Thursday 26-05-2011 - 00:00
Roland Freeman, who died on 6 May 2011 served as President of NUS from 1956 – 1958, before taking up the post he was the NUS Assistant Student Secretary 1955 - 1956. Born in 1927 he had trained as a teacher in the late forties and had taught for six years before going to the London School of Economics in 1956, where he was elected as the President of the students' union. He was part of a succession of NUS Presidents who were determined to position NUS as a strong and persuasive educational pressure group,. Like his predecessor Frank Copplestone he attended meetings of the International Students Conference (he led the delegation in Ibadan in 1957) as well as observing Congress meetings of the International Union of Students.
NUS was determined to promote practical links between students throughout the world an aspiration that was thwarted in the main by the division of the international student movement on cold war lines. On returning from a IUS Congress in Prague in 1958 he reported to NUS Council that "nothing has occurred to change the view, long held by the NUS, that this organisation is the student arm of the International Communist movement".
During his two year term Freeman had to focus his attention on NUS’ mounting financial crisis. Just before he started In 1953/54 NUS had come near to financial collapse and only the intervention of the bankers, Coutts and Co, in extending overdraft facilities had saved the organisation.
The situation forced the Executive to take the situation seriously and a firm of consultants, Urwick-Orr, was brought in. It was recommended that a Chief Administrative Officer be appointed, and Mr H F P Wetherell, formerly chief finance officer for the Nigerian Government, was appointed to the position. He worked closely with Freeman with the consequence that the financial situation was greatly improved, as were the reporting mechanisms, together they had brought NUS back from the brink.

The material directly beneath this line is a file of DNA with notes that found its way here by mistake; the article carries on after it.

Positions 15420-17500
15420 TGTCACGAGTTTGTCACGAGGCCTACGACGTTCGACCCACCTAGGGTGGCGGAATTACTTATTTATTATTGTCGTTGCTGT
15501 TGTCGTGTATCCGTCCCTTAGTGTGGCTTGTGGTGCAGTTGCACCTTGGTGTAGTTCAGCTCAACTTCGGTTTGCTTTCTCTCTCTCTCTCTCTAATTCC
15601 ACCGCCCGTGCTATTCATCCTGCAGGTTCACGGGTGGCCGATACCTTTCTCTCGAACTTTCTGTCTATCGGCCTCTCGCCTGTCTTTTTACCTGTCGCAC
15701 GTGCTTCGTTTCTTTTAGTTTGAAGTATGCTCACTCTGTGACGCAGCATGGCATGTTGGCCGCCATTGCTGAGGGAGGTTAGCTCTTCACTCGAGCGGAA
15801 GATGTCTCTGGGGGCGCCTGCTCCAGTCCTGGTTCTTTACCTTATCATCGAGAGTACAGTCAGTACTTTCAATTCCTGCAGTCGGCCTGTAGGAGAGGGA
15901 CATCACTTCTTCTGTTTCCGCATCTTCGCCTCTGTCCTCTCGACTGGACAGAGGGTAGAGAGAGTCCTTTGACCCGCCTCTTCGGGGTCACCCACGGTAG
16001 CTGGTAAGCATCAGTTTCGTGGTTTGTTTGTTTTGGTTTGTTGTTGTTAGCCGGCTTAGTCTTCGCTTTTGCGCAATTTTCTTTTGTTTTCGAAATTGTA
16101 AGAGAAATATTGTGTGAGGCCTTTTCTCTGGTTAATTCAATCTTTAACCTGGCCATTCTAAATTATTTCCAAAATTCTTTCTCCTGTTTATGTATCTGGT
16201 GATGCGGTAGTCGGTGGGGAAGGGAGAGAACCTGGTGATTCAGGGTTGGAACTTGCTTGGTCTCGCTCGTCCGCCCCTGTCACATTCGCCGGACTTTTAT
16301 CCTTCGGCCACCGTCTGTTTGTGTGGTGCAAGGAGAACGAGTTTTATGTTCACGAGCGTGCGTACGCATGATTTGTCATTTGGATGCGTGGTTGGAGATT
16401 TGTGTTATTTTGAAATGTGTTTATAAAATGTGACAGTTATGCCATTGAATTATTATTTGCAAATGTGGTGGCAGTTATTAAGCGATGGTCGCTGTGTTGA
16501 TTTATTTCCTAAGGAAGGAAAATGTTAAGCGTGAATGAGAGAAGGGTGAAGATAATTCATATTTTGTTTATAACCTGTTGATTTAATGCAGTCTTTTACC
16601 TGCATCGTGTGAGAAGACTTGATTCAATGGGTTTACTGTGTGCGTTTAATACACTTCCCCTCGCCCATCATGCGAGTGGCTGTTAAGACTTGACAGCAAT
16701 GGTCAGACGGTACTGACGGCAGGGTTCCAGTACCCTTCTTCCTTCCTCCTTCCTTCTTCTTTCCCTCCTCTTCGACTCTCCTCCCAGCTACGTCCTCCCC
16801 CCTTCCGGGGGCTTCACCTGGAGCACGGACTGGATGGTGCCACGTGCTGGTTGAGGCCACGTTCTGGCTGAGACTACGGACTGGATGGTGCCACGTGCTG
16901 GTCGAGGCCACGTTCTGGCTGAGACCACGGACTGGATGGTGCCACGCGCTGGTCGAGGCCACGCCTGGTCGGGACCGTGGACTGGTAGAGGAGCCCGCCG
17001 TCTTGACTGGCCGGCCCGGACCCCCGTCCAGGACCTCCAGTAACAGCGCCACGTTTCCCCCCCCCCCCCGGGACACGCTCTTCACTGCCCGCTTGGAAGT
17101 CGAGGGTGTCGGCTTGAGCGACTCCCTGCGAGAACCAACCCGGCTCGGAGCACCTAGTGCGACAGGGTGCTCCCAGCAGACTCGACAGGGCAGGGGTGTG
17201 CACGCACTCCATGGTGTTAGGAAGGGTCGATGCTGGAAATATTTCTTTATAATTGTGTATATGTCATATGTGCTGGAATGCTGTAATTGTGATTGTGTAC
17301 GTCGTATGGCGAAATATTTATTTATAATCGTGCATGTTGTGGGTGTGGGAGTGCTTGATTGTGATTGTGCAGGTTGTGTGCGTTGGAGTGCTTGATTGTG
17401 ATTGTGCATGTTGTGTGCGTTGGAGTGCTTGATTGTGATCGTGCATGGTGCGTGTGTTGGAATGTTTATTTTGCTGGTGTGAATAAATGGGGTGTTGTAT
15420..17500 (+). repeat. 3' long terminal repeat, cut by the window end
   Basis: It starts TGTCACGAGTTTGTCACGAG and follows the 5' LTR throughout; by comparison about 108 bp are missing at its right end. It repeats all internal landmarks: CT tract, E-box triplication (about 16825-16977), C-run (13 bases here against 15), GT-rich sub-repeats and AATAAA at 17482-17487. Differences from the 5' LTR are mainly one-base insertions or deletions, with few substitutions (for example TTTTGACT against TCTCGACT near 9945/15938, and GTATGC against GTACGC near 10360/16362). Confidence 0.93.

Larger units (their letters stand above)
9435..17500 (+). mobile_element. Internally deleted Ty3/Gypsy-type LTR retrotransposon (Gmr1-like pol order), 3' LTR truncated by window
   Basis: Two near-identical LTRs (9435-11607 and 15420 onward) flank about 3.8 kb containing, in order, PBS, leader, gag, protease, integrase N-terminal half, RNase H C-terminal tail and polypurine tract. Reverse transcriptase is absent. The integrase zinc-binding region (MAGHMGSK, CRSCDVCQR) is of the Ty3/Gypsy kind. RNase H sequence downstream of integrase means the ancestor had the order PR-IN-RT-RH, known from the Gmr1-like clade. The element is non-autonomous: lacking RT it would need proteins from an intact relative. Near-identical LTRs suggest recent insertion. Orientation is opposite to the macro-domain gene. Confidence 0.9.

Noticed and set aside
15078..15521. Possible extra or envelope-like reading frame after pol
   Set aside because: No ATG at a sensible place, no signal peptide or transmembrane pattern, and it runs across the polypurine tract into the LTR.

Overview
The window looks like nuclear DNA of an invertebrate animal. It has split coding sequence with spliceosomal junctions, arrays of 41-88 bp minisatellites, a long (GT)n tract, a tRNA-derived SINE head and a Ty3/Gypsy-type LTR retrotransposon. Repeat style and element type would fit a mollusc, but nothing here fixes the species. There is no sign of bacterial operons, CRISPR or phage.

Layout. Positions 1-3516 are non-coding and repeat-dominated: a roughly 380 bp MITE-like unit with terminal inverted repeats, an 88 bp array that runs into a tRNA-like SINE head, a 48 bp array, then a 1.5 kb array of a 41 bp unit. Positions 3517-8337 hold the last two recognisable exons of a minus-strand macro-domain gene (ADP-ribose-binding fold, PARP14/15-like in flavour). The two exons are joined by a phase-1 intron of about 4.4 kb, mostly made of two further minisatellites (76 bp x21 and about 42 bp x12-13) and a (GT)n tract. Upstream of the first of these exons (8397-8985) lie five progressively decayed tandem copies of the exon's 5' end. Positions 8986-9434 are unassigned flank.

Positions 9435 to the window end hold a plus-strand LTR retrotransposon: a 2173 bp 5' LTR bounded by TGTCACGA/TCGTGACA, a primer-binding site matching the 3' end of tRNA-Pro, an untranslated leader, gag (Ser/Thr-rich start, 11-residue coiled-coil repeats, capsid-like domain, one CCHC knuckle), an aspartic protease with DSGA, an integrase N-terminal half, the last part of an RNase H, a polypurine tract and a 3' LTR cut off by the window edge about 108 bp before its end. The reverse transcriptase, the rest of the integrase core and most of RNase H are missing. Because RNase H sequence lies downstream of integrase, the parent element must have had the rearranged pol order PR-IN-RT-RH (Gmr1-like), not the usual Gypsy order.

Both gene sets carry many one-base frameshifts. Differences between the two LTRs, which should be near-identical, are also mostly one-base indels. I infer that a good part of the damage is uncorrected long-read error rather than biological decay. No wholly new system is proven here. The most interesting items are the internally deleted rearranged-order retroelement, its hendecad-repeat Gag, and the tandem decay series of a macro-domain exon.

A key source of income at this time was NUS Travel, by 1958 there had been a series of significant losses of £1,400 in 1955, £650 in 1956 and £2,400 in 1957, Freeman took the view that the travel operation should be closed down. To tackle the crisis he called a Special Executive meeting but after five hours of debate, it became clear he was the only member of the NEC who believed that NUS travel (which had been established in 1922) should be closed down, he was concerned that if the travel company were to collapse it would take NUS with it. Realising he was in a minority he pressed an alternative proposal that NUS Travel be incorporated as a limited company to protect NUS, this also was rejected.
Freeman’s fear very nearly came to fruition in 1976 when the collapse of NUS travel forced the organisation to sell off its commercial assets and only nimble accounting by Neville Ealden saved the day. Whilst NUS Travel was unchanged, there was a change of management which set about successfully reversing the downward trend.
Freeman was strongly committed to widening access to further and higher education, and argued strongly that anyone gaining a place on a degree or degree – equivalent course should automatically be entitled to a grant and furthermore that this grant should be awarded by a central awarding authority rather than by local authorities. He also called for the abolition of the means test and the extension of awards to Adult Education Colleges.